The Jay Hawks/Marathons/Vibrations had their last brush with glory in 1968 with the Okeh Records-released "Love in Them There Hills." Richard Owens was briefly in the Temptations lineup in 1971, but returned to the fold with the Vibrations who continued on until 1976, closing out their career as a nightclub act.

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The Jesters' strong and vibrant street harmonies were an influence on groups for years to come, primarily in the 60s.
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    Lennie McKay - lead
    Adam Jackson - first tenor
    Jimmy Smith - second tenor
    Melvin Lewis - baritone
    Donald Lewis - bass

The archetypal New York street-corner group, with soaring falsetto and stirring harmonies. With Adam Jackson And Lenny McKay sharing lead duties, The Jesters recorded several classics of the doo-wop genre for Winley in 1957 and 1958, including "So Strange" and "The Plea." Jackson recast the group in 1960 for their last Winley releases, including an accurate remake of The Diablos tune "The Wind." ~ Bill Dahl, All-Music Guide

Jive Five
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(top l-r) Norman Johnson, Richard Harris and Eugene Pitt
(bottom l-r) Billy Profit and Jerome Hanna

This doo wop group had a number one R&B (#3) pop hit 1961 with "My True Story," featuring the lead vocal of its writer, Eugene Pitt.
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    Eugene Pitt - lead
    Jerome Hanna - first tenor - replaced by Webster Harris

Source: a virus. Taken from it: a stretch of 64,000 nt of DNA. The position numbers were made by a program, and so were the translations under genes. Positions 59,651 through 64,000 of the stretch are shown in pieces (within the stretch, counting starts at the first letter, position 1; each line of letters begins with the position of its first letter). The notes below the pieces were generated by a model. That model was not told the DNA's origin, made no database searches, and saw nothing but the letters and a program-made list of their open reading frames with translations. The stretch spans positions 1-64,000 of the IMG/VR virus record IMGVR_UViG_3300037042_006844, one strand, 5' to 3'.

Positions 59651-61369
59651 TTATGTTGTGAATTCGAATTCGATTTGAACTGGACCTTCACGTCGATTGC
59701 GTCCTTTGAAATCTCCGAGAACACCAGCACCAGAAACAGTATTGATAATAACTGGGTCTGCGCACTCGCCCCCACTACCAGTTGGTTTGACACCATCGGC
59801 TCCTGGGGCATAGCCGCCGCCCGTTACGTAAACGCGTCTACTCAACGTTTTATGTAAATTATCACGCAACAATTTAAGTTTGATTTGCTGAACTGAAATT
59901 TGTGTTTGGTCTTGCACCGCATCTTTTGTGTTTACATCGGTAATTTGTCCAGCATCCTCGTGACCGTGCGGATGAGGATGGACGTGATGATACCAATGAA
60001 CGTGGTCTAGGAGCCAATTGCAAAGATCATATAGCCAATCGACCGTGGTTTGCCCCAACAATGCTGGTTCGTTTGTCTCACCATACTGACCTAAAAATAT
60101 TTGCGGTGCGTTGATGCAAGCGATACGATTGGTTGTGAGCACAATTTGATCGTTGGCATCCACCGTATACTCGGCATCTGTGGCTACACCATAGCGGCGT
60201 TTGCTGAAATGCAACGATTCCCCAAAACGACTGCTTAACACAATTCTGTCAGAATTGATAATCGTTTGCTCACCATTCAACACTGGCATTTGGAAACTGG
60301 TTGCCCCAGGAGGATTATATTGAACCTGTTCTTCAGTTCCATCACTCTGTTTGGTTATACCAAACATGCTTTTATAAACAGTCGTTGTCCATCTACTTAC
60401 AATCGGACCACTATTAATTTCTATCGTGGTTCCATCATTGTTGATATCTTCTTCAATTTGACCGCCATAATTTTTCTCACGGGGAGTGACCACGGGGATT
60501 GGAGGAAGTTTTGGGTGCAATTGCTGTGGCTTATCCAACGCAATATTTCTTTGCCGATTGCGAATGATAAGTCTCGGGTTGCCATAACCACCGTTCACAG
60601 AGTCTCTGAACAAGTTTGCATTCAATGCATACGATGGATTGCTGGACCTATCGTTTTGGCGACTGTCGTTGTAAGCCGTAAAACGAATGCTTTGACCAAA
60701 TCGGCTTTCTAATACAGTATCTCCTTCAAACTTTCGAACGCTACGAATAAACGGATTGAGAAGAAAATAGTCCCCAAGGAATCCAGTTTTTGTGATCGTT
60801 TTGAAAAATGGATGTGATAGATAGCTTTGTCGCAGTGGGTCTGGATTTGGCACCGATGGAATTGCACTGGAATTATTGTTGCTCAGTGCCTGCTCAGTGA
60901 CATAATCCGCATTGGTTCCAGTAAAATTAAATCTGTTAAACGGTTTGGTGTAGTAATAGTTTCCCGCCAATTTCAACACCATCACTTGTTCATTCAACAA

Billy Prophet - second tenor - replaced by Casey Spencer
    Richard Harris - baritone
    Norman Johnson - bass

Best known for the number one R&B hit "My True Story," the Jive Five were one of the few vocal groups to survive the transition from the '50s to the '60s. In the process, they helped move the music itself forward, providing a key link between doo wop and '60s soul.

Formed in Brooklyn, New York,  the group originally consisted of Eugene Pitt (lead), Jerome Hanna (tenor), Richard Harris (tenor), Billy Prophet (baritone), and Norman Johnson (bass). The Jive Five's first hit, "My True Story," was their biggest, peaking at number one on the R&B charts and number three on pop charts in the summer of 1961. None of the band's subsequent singles -- including the minor R&B hit, 1962's "These Golden Rings" -- were as popular, but the group managed to keep performing and recording. Under the direction of Eugene Pitt and Norman Johnson, the Jive Five refashioned themselves as a soul band in 1964, forming a new lineup with Casey Spencer (tenor), Webster Harris (tenor), and Beatrice Best (baritone). This new incarnation of the band signed to United Artists Records. The group only had one hit on UA, 1965's "I'm A Happy Man." 

In 1966, the Jive Five left United Artists and signed with Musicor, where they had the 1968 R&B hit "Sugar (Don't Take Away My Candy)." They changed labels again in 1970, signing with Decca. That same year, they changed their name to the Jyve Five, in order to appear more contemporary. The Jyve Fyve had only one minor R&B hit, 1970's "I Want You To Be My Baby." 

The group continued to perform and record for a variety of small labels during the '70s, but they never had another hit. Throughout the '70s and '80s, the only constant member was Eugene Pitt. In 1975, Pitt changed the name of the group to Ebony, Ivory, and the Jades, but this new incarnation failed to gain much attention. In 1982, Pitt changed the name of the group back to the Jive Five and the band recorded two albums for the indie label, Ambient Sound. For the rest of the '80s and the '90s, the Jive Five were regulars on the oldies circuit. ~ Stephen Thomas Erlewine, All-Music Guide